China Media Project’s David Bandurski examines a series of national meetings of Chinese propaganda officials since the New Year. On the whole, these restated and reinforced the propaganda apparatus’ traditional priorities, though with a relatively new emphasis on the words of Xi Jinping.
Presiding over the [National Press, Publications, Radio, Film and Television Work Conference] was Cao Fuchao (蔡赴朝), deputy minister of the Central Propaganda Department and Party chairman of the government office with China’s most ill-conceived acronym, the General Administration of Press Publications Radio Film and Television (GAPPRFT) [aka SAPPRFT, the S standing for State] — which, spoken properly, should sound like blowing a raspberry.
In reviewing work in 2014, Cai Fuchao pointed out that over the past year, the front line [forces] in news, publishing, radio, film and television had raised the banner high, firm in their faith [in the socialist cause], deeply studying and implementing the spirit of the series of important speeches by General Secretary Xi Jinping, ensuring that various work initiatives developed in a healthy manner along a correct path; they dared to take up [their work], overcoming difficulties, solidly advancing the deepening of reform …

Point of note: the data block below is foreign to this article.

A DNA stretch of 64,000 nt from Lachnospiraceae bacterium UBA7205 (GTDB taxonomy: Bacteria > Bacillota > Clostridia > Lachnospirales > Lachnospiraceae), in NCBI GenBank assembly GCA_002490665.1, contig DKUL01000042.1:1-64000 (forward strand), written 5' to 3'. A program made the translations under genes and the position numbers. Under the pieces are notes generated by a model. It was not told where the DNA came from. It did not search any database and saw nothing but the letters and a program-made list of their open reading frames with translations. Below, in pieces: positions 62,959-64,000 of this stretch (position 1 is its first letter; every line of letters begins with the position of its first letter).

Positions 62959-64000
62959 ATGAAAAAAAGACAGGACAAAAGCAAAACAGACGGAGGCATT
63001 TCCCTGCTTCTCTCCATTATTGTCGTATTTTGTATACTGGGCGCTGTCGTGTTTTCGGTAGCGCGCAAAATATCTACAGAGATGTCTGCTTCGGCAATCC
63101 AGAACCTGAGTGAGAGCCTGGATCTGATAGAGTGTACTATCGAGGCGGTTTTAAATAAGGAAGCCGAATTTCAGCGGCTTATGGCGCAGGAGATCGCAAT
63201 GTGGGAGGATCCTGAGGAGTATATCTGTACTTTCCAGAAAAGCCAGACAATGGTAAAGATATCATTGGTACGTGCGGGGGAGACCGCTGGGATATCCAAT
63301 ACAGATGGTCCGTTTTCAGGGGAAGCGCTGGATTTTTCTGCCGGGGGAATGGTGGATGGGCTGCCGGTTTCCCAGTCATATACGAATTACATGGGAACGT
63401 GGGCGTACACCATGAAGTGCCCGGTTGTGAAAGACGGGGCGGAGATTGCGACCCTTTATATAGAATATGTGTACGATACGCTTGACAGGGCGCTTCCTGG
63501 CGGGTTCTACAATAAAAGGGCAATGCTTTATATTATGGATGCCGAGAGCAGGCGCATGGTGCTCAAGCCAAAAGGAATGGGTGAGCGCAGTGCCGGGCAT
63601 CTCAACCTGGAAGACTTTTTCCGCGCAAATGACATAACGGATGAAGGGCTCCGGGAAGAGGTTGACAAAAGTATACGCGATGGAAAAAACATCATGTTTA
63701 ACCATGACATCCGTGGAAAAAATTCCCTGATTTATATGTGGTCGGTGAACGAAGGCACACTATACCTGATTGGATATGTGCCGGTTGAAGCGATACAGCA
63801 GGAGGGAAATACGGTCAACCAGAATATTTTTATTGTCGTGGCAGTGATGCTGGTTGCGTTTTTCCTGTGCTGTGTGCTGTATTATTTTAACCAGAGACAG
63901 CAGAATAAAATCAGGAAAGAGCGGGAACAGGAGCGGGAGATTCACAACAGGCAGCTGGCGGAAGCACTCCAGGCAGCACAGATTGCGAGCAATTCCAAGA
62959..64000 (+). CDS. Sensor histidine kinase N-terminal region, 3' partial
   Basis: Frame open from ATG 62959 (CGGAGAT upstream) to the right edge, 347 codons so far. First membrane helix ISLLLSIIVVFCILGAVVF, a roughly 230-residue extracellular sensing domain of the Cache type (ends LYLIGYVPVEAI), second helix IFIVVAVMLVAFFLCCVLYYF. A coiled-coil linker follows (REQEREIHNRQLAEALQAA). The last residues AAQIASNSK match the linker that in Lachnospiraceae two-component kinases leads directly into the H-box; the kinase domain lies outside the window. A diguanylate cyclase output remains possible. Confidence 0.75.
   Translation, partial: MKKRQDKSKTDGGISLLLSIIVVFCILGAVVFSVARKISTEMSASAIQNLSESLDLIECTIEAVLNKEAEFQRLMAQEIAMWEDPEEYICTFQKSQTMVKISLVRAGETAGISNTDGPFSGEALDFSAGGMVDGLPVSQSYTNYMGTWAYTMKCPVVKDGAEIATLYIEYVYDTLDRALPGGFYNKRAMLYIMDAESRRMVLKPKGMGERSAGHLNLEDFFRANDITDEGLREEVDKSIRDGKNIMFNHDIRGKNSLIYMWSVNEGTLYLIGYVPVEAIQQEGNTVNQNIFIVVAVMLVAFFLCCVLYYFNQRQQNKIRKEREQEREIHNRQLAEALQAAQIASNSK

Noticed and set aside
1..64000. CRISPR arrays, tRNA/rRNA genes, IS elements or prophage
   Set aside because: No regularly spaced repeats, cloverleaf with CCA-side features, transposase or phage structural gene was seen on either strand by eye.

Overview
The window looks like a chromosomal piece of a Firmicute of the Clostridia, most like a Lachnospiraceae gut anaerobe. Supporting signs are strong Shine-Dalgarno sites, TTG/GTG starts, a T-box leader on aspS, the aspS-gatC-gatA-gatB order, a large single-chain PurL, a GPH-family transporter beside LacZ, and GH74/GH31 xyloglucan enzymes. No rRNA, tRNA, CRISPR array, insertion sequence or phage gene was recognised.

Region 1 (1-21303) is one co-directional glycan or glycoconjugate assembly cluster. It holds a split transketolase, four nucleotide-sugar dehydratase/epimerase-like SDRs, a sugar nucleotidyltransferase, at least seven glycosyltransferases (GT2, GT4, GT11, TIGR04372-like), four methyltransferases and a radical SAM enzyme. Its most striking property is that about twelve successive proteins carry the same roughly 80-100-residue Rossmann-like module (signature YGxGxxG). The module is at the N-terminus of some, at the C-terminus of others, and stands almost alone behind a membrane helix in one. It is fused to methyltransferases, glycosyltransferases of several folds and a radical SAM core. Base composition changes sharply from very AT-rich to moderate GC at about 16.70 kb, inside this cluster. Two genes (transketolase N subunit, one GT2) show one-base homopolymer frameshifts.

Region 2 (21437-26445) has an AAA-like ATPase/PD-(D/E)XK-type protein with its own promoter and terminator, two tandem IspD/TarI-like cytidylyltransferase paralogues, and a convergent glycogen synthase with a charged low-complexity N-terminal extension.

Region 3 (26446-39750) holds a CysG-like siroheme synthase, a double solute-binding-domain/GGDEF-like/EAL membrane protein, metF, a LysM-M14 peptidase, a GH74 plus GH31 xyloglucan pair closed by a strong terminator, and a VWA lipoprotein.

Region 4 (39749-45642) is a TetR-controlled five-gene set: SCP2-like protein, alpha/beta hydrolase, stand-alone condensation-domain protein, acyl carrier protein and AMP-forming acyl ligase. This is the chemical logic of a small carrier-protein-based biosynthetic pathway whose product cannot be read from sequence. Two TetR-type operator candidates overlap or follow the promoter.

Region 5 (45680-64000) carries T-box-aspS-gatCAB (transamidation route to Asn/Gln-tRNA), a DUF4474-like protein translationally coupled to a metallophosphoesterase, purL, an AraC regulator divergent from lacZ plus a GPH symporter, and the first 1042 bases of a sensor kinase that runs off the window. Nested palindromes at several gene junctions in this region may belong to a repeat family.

The men and women on the front lines of Chinese propaganda were, in other words, good soldiers. They fought the hard fight for public opinion control. And, through and through, they “adhered to the center” and “achieved new results in serving the overall situation.”
[…] As I’ve argued elsewhere, the internet and social media are now the heart of information control in China, and it is possible that both the Central Propaganda Department and GAPPRFT are now being marginalized in favor of the Cyberspace Administration and its chief, Lu Wei (鲁炜). [Source]
Read more on SAPPRFT, Lu Wei, and propaganda in general via CDT.